Colorado drilling regulators to enforce disclosure |

Colorado drilling regulators to enforce disclosure

GRAND JUNCTION — Colorado oil and gas regulators are scheduled to take their first enforcement measures against companies for their suspected failure to fully comply with a rule requiring disclosure of chemicals used in hydraulic fracturing.

The move follows criticism over a lack of regulatory action since the rule was passed a year and a half ago, the Grand Junction Daily Sentinel reported Wednesday.

The alleged violations against at least 11 companies to date mostly involve a handful of wells, or in some cases a single well, per company. Colorado Oil and Gas Conservation Commission enforcement officer Peter Gowen said they generally involve slip-ups.

“I don’t think we’ve seen anyone who is deliberately not complying with the rule. It’s mostly mistakes and perhaps missing deadlines or basically not keeping up with the volume of paperwork that they have to report,” he said.

At its meeting at the end of this month, the commission is scheduled to take action against Noble Energy, Bill Barrett Corp., Marathon Oil, ConocoPhillips, Kerr-McGee, Gunnison Energy, Laramie Energy II, McElvain Energy, Synergy Resources Corp. and Orr Energy for cases involving wells in western Colorado and elsewhere. It is expected to take action later against Encana.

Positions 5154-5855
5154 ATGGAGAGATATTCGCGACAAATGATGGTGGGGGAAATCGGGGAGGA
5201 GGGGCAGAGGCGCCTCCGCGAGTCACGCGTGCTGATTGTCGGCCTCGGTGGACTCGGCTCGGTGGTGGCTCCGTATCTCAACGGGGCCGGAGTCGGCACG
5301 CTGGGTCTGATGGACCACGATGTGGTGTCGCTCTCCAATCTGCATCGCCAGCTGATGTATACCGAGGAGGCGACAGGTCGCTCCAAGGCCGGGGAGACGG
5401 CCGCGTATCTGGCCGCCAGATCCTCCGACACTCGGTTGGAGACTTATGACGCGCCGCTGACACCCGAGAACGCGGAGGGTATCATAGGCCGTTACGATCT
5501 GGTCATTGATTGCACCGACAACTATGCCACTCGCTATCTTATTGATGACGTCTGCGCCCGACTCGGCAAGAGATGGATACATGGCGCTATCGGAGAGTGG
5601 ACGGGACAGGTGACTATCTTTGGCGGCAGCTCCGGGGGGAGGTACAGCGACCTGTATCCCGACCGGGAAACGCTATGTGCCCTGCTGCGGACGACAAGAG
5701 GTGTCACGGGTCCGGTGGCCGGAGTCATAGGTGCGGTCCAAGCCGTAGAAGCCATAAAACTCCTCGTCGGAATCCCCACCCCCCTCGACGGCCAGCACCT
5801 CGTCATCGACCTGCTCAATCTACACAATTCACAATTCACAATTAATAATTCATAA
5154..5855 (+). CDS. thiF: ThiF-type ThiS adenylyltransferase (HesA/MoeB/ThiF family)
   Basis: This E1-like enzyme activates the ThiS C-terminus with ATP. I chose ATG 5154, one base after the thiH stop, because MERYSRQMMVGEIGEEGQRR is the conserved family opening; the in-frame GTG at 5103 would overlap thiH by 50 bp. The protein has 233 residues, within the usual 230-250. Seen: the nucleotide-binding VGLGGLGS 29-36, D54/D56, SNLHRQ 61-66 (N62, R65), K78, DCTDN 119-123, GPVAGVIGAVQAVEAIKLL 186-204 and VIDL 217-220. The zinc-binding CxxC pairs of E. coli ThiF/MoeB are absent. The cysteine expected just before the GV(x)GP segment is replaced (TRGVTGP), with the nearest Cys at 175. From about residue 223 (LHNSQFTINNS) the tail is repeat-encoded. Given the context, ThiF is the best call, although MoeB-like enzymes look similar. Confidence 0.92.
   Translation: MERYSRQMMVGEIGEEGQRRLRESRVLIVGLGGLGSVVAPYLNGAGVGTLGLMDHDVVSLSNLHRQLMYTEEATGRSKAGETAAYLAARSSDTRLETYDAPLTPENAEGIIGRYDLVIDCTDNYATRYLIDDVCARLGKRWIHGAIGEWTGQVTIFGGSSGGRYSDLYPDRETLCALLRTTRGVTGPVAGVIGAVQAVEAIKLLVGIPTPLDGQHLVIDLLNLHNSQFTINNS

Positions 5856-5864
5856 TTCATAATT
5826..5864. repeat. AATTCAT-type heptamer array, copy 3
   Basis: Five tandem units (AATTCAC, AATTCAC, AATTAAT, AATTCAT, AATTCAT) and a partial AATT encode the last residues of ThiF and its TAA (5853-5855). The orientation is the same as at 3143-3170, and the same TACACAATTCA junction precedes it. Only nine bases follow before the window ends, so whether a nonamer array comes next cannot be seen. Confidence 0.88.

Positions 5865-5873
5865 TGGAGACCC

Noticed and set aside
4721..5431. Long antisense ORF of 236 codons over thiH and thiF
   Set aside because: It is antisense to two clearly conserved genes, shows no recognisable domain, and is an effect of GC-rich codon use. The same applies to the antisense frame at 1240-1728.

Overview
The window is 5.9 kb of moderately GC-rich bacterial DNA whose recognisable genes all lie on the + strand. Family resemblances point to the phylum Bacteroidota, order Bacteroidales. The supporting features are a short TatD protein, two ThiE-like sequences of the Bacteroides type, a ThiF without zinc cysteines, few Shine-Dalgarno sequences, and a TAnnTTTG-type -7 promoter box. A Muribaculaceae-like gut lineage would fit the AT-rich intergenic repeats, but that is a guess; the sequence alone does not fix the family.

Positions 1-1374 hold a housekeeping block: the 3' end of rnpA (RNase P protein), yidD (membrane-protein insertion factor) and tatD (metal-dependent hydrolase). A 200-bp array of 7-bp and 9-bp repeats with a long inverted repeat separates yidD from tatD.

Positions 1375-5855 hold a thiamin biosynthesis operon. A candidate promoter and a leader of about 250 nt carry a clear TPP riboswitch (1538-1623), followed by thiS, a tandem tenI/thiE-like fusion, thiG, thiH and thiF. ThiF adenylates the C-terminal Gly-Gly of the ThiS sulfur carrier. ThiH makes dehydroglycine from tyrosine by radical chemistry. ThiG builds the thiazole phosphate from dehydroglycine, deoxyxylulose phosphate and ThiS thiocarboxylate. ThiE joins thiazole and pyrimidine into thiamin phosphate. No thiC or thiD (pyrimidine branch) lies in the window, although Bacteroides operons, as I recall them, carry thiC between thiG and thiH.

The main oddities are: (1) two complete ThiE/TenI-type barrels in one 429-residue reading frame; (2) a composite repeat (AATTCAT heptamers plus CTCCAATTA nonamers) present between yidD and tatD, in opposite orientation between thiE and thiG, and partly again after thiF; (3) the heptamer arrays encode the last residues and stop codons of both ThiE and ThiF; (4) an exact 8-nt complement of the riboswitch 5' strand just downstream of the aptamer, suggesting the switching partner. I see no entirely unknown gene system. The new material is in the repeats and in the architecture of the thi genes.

Commission staff have reached settlement agreements with most of the companies under which they would pay $1,000 fines per each well, rather than the $10,000 fine per well that is possible, if the commission approves the agreements.

Bruce Baizel, energy program director for the Durango-based Earthworks conservation group, said a fine is one way to get a company’s attention.

“We’ll see if that increases compliance,” he said.

The COGCC passed the rule in late 2011 to address public desires for transparency regarding what’s injected into wells during fracking.

On June 20, the COGCC notified companies that it planned to begin enforcement of the rule.

Encana spokesman Doug Hock said his company used the database before it was required. He said the system seems to work.

“There’s human error involved, or can be, so it’s not a perfect system, but I think it’s a good tool for transparency and to help people understand what’s being used in the process,” he said.

Baizel said one question surrounding the database is whether state open records laws apply, and thus how the public can go about checking the accuracy of what’s reported.

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